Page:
New Jersey Roads - NJ 24
Mile 0 on the I-287 SB ramp to NJ 24. This is technically Ramp A; NJ 24 is now considered as beginning where Ramps A and D (from I-287 NB) merge. Surveying reference numbers on NJ 24 extend westward to about Ridgedale Avenue, through a bunch of trees owned by NJDOT. They were down-numbered to starting around 100 at the end of Ramp A, and used to be 500, which of course meant that there was a significant length of NJ 24 planned to the west (500 in reference numbers is one mile, but they reset every so often). This ramp was widened to two lanes several years ago.
All the signs are button copy, right down to the gore. The gore signs have sadly since been replaced. Notice the small "j" in the third photo.
Exit 7 is almost a cloverleaf - except that NJ 124 goes from using NJ 24's frontage roads to the east to using NJ 24's old alignment to the west. Thus it's a five-branch clover, with some extra loops and a few movements (from 24) that require using more than one ramp. Those LGS's pretending to be BGS's are an annoying mini-plague at the interchange.
Brantwood Drive probably was a crossover once, but was closed off by sound barriers. Now, the only way to cross NJ 24 is by traffic light, and there is no simple U-turn from NJ 124 one way to the other. The overpass remains because demolition is expensive, disruptive, and unnecessary, but not even pedestrians can use it.
All still intact as of 2005 although similar EB and WB signs were replaced a couple of years ago. These are both directions of CR 527, and Exit 9A has good access to CR 512, but no signage for any of it.
Before I-78 opened to the west, two lanes of 24 went Express and two went Local. Now, it's one and one, with a lot of striped-off pavement. This shield most likely dates from the completion of I-78. NJ 24 would have entered I-78 less than a mile away from I-278 had the latter been completed westward; the FHWA rejected plans to designate 24 as I-278, though. 24 isn't even a completed freeway in its own right, though, since it was supposed to follow a northern route around Morristown, merging back in with old 24 (decommissioned once the freeway opened in 1992) west of the city. The problem arose when Mendham wasn't willing to let the freeway come through their town as was originally proposed - one by one, other towns north and west of Morristown voiced similar sentiments, and it's doubtful such an extension will ever happen now that the SB I-287 to EB 24 ramp is being widened to accomodate the full load of EB traffic.
The first BGS was recently replaced from something looking more like the EB ones above, and yet it has a reflective button-copy exit tab somehow. The right halves of the second and third photos are signage on NJ 124; follow the link at the bottom for another couple of photos on 124 at this interchange (including some numbered like they're still on 24). The Canoe Brook Road BGS in the second photo has yellow EXIT and ONLY corners on the bottom, vintage NJDOT.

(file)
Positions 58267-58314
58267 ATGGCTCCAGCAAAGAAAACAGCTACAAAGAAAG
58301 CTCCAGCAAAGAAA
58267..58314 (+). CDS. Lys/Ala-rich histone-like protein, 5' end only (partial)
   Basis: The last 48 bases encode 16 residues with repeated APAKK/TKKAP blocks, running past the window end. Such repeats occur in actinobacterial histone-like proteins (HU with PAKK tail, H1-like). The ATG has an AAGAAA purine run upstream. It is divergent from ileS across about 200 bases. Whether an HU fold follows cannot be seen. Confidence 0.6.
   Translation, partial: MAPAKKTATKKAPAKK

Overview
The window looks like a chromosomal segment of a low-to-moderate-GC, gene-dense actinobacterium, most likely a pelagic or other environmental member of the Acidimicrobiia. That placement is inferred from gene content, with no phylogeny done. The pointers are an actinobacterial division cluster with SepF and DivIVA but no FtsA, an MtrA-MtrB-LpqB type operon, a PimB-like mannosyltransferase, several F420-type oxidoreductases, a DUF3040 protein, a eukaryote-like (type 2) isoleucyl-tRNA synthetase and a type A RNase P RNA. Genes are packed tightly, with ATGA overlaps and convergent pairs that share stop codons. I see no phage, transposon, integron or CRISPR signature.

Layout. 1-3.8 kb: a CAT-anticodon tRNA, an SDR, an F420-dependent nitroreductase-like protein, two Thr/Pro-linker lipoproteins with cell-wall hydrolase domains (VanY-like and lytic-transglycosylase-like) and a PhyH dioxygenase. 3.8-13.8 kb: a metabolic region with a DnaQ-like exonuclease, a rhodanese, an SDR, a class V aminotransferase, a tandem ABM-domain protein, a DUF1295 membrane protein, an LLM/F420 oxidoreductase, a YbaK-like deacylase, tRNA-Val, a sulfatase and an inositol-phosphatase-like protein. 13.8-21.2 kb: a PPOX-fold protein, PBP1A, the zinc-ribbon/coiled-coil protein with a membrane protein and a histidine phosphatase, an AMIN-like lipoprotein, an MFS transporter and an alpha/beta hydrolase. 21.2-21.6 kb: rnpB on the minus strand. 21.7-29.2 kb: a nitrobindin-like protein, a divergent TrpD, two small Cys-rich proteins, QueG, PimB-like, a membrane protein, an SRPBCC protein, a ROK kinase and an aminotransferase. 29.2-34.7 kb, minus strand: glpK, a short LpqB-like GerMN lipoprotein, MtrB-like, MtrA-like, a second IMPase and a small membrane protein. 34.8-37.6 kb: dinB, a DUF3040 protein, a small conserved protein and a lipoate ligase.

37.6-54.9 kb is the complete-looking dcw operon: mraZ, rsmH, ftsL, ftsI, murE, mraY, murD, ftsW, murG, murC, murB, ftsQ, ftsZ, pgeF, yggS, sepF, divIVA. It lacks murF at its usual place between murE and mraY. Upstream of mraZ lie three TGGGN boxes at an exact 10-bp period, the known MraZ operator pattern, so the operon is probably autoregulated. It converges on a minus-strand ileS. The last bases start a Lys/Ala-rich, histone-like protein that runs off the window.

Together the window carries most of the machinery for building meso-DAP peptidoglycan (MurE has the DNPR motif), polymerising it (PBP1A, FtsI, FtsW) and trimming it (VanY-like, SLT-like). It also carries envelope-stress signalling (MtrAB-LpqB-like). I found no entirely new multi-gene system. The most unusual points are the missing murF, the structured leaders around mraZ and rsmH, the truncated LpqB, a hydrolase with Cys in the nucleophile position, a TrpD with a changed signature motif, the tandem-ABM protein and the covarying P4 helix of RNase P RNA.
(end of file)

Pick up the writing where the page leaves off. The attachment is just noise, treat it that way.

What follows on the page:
Triborough Road in Chatham does not exist. What does exist is an overpass on NJ 24 about where you would see Exit 5, each side having an identifying sign, as well as a few hundred feet of divided, unpaved roadway to either side, and eight fully graded cloverleaf ramps. The overpasses, ramps, and southern section of roadway are curbed, and the entire intersection is graded. Triborough was intended to serve Chatham, Madison, and Livingston, but only the latter, in the form of Eisenhower Parkway, has been completed. It was also intended to run north into Passaic Avenue, forming a truck-friendly corridor between 24, I-280, US 46, and I-80, but keeps getting killed by environmental concerns due to its proximity to the Passaic River for most of its length. Until sometime in 2002, there was a blank BGS on 24 WB that originally had lettering for this exit - half of the portion of the 24 freeway that opened in 1992 had been paved and signed since the 1970's, and probably would have opened to the Triborough Road had that ever been completed. It read EXIT 12 on it, not EXIT 5, referring to the western unbuilt section I described above. The gantry remains overhead, though, and I did find the original sign. Apparently, instead of being killed, it was recycled and landed on NJ 3. For more photos, follow the Eisenhower Parkway link at the bottom of the page.
Again, all Exit 2 signs are button copy, as you can see. Notice that there are clearly two lanes of width striped as one lane in the last photo; until 2000, two lanes of NJ 24 went straight, and then merged together to flow into I-287 SB. This was once intended to carry the mainline of NJ 24 westward, with a considerably different interchange configuration. Instead of looping sharply into I-287 SB, that connection would have been made by a left exit from the current WB-NB ramp and a long flyover. This would have gone straight through with a wider bridge, I-287 NB would have had a cloverleaf-type configuration (not as much traffic on NJ 24 to the west), and add a pair of right-hand ramps to complete the SB picture. I'm not sure what used to be a destination instead of Whippany on the Exit 1B signs, but clearly reflective lettering has replaced button-copy.
The abandoned Triborough Road interchange (Exit 5)
Old NJ 24 with CR 510
Also with CR 513 and CR 517
NJ 24 ends at I-78 and I-287
Exit 2 to CR 510
Exit 7 to JFK Parkway
Exit 9 onto CR 527
Exit 9 onto CR 512
Onto parallel NJ 124
NJ 24 on Steve Anderson's nycroads.com
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